Automated Scoring of Obstructive Sleep Apnea and Hypopnea Events Using Short-Term Electrocardiogram Recordings
AuthorKhandoker, AH; Gubbi, J; Palaniswami, M
Source TitleIEEE TRANSACTIONS ON INFORMATION TECHNOLOGY IN BIOMEDICINE
PublisherIEEE-INST ELECTRICAL ELECTRONICS ENGINEERS INC
University of Melbourne Author/sKHANDOKER, AHSAN; GUBBI LAKSHMINARASIMHA, JAYAVARDHANA; Palaniswami, Marimuthu
AffiliationElectrical and Electronic Engineering
Document TypeJournal Article
CitationsKhandoker, A. H., Gubbi, J. & Palaniswami, M. (2009). Automated Scoring of Obstructive Sleep Apnea and Hypopnea Events Using Short-Term Electrocardiogram Recordings. IEEE TRANSACTIONS ON INFORMATION TECHNOLOGY IN BIOMEDICINE, 13 (6), pp.1057-1067. https://doi.org/10.1109/TITB.2009.2031639.
Access StatusThis item is currently not available from this repository
Obstructive sleep apnea or hypopnea causes a pause or reduction in airflow with continuous breathing effort. The aim of this study is to identify individual apnea and hypopnea events from normal breathing events using wavelet-based features of 5-s ECG signals (sampling rate = 250 Hz) and estimate the surrogate apnea index (AI)/hypopnea index (HI) (AHI). Total 82,535 ECG epochs (each of 5-s duration) from normal breathing during sleep, 1638 ECG epochs from 689 hypopnea events, and 3151 ECG epochs from 1862 apnea events were collected from 17 patients in the training set. Two-staged feedforward neural network model was trained using features from ECG signals with leave-one-patient-out cross-validation technique. At the first stage of classification, events (apnea and hypopnea) were classified from normal breathing events, and at the second stage, hypopneas were identified from apnea. Independent test was performed on 16 subjects' ECGs containing 483 hypopnea and 1352 apnea events. The cross-validation and independent test accuracies of apnea and hypopnea detection were found to be 94.84% and 76.82%, respectively, for training set, and 94.72% and 79.77%, respectively, for test set. The Bland-Altman plots showed unbiased estimations with standard deviations of +/- 2.19, +/- 2.16, and +/- 3.64 events/h for AI, HI, and AHI, respectively. Results indicate the possibility of recognizing apnea/hypopnea events based on shorter segments of ECG signals.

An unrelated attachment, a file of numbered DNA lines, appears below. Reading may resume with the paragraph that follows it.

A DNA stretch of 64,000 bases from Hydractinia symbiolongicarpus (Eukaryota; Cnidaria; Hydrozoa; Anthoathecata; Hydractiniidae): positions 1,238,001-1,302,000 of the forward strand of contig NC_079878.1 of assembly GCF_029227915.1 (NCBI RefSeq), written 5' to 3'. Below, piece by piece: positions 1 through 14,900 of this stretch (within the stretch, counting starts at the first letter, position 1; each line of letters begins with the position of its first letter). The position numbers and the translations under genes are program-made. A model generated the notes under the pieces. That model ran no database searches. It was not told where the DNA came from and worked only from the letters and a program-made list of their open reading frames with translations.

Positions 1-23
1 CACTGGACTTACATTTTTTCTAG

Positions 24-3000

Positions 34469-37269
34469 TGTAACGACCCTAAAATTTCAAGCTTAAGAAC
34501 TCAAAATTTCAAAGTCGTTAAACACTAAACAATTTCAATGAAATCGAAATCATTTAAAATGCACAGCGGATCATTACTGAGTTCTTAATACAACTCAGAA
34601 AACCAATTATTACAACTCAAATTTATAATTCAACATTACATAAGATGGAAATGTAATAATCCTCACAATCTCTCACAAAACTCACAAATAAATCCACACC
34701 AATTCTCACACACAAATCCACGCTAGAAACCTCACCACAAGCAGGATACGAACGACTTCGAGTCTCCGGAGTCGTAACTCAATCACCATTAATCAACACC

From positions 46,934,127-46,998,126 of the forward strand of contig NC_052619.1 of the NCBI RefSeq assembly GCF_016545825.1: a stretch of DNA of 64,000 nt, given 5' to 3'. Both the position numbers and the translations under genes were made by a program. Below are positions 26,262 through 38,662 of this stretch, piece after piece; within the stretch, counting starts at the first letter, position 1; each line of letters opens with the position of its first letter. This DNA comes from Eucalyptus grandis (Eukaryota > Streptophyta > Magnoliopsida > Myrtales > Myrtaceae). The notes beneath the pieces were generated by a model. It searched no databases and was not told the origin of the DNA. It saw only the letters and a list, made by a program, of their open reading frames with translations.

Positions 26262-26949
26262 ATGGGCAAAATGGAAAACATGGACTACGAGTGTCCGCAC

KeywordsArtificial Intelligence and Image Processing
- Click on "Export Reference in RIS Format" and choose "open with... Endnote".
- Click on "Export Reference in RIS Format". Login to Refworks, go to References => Import References